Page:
Respect your fellow citizens, maintain a civil tone, be courteous and polite… all of these are well and good. I support them wholeheartedly.
Unfortunately, telling people to improve their table manners or to put the trash in the waste basket is not enough to improve civility.
It takes something more. And the something more is often absent from all of the calls for civility.
That something more is a penalty for incivility. Cultures that value civility have strict sanctions for incivility. Behave badly and you are shamed, shunned, or publicly embarrassed.
Shaming promotes civility; guilt does not.
In a shame culture, a culture that values civility, you are not going to be indicted or prosecuted for spitting or jaywalking, but you are going to be held up to public ridicule. When your name or face appears in the local newspaper, your reputation as a good citizen, a model of civility, will suffer serious damage.
Nowadays, this is what has been happening in the city of Wuhan, China. There, the local newspaper, the Wuhan Daily News has been publishing the names and the faces of those whose behavior is egregiously uncivil. Link here.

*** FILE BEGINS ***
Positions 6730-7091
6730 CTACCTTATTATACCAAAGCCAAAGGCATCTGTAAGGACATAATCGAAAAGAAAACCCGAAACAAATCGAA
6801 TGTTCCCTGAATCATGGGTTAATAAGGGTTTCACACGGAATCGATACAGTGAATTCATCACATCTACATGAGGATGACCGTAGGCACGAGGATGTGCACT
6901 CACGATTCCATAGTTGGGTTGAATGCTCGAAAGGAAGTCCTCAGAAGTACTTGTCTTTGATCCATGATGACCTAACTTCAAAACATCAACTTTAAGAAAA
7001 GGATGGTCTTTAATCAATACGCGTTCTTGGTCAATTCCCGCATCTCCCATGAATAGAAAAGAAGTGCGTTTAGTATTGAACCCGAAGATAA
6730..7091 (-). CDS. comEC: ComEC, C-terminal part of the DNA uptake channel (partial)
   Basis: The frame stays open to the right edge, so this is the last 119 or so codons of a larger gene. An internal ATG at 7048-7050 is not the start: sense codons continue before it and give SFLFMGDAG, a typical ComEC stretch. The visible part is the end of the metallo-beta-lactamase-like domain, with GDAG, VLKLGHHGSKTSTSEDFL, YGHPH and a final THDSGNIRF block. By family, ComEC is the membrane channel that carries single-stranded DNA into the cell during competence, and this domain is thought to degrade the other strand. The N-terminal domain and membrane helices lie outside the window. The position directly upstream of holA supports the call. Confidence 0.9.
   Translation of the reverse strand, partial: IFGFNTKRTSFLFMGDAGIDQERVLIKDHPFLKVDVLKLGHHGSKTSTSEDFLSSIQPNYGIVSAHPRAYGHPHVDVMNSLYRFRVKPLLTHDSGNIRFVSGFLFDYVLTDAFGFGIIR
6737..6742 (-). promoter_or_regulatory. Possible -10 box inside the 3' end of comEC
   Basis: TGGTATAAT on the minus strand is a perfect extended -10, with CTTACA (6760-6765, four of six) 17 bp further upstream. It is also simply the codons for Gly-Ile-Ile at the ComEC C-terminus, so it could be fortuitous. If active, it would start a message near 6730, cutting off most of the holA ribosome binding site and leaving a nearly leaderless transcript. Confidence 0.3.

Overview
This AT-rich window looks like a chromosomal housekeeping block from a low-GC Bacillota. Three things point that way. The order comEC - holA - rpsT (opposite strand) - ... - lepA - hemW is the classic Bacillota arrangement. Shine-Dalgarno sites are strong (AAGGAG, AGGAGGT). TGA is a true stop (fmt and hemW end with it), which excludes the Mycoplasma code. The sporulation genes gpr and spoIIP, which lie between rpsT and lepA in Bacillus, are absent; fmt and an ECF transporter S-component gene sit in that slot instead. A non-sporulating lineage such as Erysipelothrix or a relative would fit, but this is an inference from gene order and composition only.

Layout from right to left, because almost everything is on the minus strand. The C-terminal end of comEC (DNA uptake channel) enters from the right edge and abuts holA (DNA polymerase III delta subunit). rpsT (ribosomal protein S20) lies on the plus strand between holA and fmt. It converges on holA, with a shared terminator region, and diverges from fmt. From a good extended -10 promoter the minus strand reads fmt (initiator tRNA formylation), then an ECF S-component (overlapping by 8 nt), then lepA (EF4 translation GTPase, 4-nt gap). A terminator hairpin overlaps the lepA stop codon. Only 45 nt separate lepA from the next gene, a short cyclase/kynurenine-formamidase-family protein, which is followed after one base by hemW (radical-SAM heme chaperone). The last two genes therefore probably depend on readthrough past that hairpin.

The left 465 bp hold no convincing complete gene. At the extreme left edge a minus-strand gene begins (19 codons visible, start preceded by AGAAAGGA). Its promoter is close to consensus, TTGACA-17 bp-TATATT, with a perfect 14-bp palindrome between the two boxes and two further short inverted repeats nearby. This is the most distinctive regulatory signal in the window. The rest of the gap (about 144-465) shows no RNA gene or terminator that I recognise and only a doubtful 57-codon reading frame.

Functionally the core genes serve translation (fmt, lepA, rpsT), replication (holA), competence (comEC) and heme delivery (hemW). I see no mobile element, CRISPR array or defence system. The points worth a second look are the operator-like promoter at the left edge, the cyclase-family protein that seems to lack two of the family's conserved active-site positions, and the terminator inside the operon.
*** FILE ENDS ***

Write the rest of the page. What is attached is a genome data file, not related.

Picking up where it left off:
Right now, the list is limited to those who run red lights, park haphazardly, jaywalk, or litter.
Why this new concern for civility?
The local authorities were so impressed by the outbreak of civil behavior in Japan after the recent earthquake and tsunami, that they felt ashamed of the bad behavior of their own citizens. So they decided that they would do something to tamp down incivility.
Of course, some consider that the government is misusing its power, by keeping too close a watch on public behavior.
But, public behavior is, by definition, public. The government is not putting hidden cameras into everyone’s dining room to find out who chews with his mouth open.
Surely, the issue is subject to debate. We Americans have laws against littering and jaywalking. I doubt that they are ever enforced.
Thus, they serve a non-purpose. Since they do not stop littering and jaywalking, they teach people that there is no real price to be paid for breaches of decorum.
In smaller communities people are more likely to behave civilly in public. When everyone knows everyone else, people who litter and jaywalk cannot remain anonymous. When your good name and your public reputation are on the line, you are more likely to behave better.
The officials in Wuhan are applying the rules of a small community to a larger city.
They understood that people are more likely to behave civilly if there is a sanction for incivility. Telling people to do the right thing does not suffice.